After publication, it was established that key parts of the E1.45 standard were covered by US and Korean patents, and the patent holder would not guarantee that licensing could be made “under reasonable terms and conditions that are demonstrably free of any unfair discrimination.” Therefore, in October 2015, the ESTA withdrew this document as a standard.
Beyond the ESTA-specified standards, there are a handful other vendor-specific or genre-specific communications protocols in use. Electronic Theatre Controls (ETC) has used a number of protocols all their own over the years, including:
ETCnet (Net1): Originally called ETCNet and retroactively renamed to Net1, this was ETC’s first Ethernet based control protocol. It is proprietary, without publicly available specification. It is a raw Ethernet protocol (layer 2), meaning that routers and certain types of switches do not pass Net1 traffic. A hub is recommended. Net1 provdes transport of console video information, up to 4 universes of DMX, tracking backup data, and keyboard command information to ETC products of the era, including Express/Expression/Insight and Obsession 1. Many Net2 DMX nodes can also be configured to operate in Net1 mode, with the concomitant loss of function.
ETCLink: ETC’s Sensor dimmers with a CEM classic controller use this protocol to provide dimmer feedback to the console. Express/Expression and Obsessions 1/2 consoles could receive this data. Connections were commonly a 6-pin XLR connector. This functionality has been supplanted by ethernet-based feedback in modern systems.
ETC Net2: Introduced with the Obsession II console, ETC’s second networked control solution incorporated IP addressing, this allowing network traffic to be switched or routed. Sends DMX data as eDMX, which in its final version incorporates per-“range” priority. Includes EDIMI, ESMPTE, FTP for ETC devices, and video data for remote video units.
ETC Net3: ETC’s current suite of network-based communication. Sends DMX data over sACN. Uses a non-public RDM-over-ethernet protocol to receive RDM data from Net3 DMX Nodes. Incorporates network video data as Net2 did. Many ETC products (Sensor Dimming, Paradigm, Mosaic, Unison, etc) have ethernet functionality, but it is nebulous which of these fall under “Net3” and which are their own Ethernet-based communication system.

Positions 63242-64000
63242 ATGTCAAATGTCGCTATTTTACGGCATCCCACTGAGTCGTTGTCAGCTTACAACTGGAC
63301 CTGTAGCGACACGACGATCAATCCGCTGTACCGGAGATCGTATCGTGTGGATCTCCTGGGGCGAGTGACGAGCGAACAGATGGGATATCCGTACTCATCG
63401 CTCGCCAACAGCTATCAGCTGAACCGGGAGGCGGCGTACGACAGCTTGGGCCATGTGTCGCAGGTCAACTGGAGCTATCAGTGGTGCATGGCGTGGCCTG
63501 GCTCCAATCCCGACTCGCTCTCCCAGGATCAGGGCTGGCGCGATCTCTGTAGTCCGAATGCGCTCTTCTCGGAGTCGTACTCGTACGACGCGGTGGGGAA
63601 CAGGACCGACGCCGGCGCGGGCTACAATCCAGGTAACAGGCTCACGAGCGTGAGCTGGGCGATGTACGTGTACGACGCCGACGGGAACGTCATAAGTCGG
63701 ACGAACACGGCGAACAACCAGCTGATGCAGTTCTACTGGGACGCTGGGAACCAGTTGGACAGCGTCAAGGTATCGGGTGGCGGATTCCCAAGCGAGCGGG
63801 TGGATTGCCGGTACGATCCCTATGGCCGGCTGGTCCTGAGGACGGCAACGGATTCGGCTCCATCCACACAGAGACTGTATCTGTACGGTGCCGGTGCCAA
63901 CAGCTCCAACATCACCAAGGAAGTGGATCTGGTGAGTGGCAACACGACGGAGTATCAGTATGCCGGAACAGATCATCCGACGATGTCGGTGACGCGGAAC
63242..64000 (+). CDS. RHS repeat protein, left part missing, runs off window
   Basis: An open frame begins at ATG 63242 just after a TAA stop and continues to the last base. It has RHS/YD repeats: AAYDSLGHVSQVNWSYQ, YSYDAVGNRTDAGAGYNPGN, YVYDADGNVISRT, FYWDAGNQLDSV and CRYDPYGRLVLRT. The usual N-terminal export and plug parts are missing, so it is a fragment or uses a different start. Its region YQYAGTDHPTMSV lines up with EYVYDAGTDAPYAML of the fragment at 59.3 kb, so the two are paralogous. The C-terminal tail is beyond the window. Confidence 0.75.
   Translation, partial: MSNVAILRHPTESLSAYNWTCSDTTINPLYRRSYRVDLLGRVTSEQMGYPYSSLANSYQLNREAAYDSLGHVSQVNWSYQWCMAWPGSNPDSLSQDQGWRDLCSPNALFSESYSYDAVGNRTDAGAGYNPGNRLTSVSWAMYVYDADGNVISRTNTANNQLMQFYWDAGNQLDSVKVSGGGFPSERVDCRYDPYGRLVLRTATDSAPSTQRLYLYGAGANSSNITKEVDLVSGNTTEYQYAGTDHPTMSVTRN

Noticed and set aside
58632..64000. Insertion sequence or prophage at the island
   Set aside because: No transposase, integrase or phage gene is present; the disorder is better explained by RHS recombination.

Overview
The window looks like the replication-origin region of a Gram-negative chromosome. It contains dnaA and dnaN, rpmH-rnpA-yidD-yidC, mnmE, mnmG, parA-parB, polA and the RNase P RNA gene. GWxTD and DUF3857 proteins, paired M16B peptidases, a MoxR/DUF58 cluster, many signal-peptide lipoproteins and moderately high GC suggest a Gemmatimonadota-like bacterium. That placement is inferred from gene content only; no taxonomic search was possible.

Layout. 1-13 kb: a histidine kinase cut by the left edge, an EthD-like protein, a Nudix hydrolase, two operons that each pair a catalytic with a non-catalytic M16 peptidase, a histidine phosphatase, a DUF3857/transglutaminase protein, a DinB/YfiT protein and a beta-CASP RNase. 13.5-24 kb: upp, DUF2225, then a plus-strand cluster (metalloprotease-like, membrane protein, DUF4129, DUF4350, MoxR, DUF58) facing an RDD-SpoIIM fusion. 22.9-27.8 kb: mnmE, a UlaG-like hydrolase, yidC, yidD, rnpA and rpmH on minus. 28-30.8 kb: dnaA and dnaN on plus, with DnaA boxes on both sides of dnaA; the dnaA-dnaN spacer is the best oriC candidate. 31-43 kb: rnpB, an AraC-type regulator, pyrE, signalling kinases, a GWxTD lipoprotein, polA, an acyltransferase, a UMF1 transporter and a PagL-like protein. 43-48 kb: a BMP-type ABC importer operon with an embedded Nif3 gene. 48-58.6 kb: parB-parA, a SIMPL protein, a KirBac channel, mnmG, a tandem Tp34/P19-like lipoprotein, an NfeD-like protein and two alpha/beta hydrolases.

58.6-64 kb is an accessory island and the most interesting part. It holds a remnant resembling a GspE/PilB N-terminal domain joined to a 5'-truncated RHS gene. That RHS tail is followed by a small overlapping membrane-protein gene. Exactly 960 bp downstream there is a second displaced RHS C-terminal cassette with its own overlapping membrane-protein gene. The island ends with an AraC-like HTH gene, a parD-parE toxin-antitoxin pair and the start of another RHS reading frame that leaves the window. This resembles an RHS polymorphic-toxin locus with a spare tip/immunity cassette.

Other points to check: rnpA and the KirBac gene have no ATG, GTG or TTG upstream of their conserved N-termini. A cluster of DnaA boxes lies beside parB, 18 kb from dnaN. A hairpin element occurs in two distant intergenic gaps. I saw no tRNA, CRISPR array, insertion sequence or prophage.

ETC also uses LonBus-based networking devices to control various legacy architectural control stations – while their modern counterparts can also usually take LonBus, they are typically served by an Ethernet connection.
Other situation-specific lighting communication protocols include:
Art-Net: A simple implementation for streaming DMX512 and RDM information over IP networks, typically ethernet. Multiple versions exist (1 thru 4) with significant differences – version 1 uses only broadcast packets; version 2 uses broadcast for discovery of endpoints and unicast for data delviery. Version 3 introduced the ability to expand to up to 32,000 universes, and further refinements were made to version 4. Artnet uses specific IP ranges for much of its configuration, which can present integration challenges when it needs to exist alongside other switched protocols.
HogNet and Fixturenet: High End Systems uses its proprietary HogNet ethernet suite of protocols to link its line of Whole Hog lighting consoles, as well as their DMX processors and optionally other lighting control PC’s. These connect to a specific HogNet RJ45 connector on the back of most Whole Hog consoles, with its own NIC. A secondary connection, the FixtureNet ethernet connection, is used for connecting to Art-Net/sACN(E1.31) DMX gateways.
PosiStageNet (PSN): An open protocol developed by MA Lighting to transmit realtime position information over a network, for example from a tracking device on a moving actor, scenic piece, or prop to allow for video, lighting, or motion-control tracking.
So what does the future of lighting control look like? Clearly, we are living in an increasingly-connected theatrical world, and most of that connectivity is Ethernet-based. I don’t expect to see an entirely new paradigm at the link layer any time soon.
I have expected for many years to see an additional level of automation and abstraction in how we set up lighting systems. When all of the devices in a system can talk to each other, is there still a need to individually plan, address, patch, and coordinate the ID’s of individual fixtures or dimmers? Or can we automate ourselves out of the time consuming business of managing how the devices talk to each other and let the system set up its communication network automatically? We shall see.
No matter what the future holds, we’ve come a long way from Piano Board dimming.
Update: After posting this on Facebook, a friend asked about the AMX protocol that he remembered from high school. Here’s the brief answer I gave him: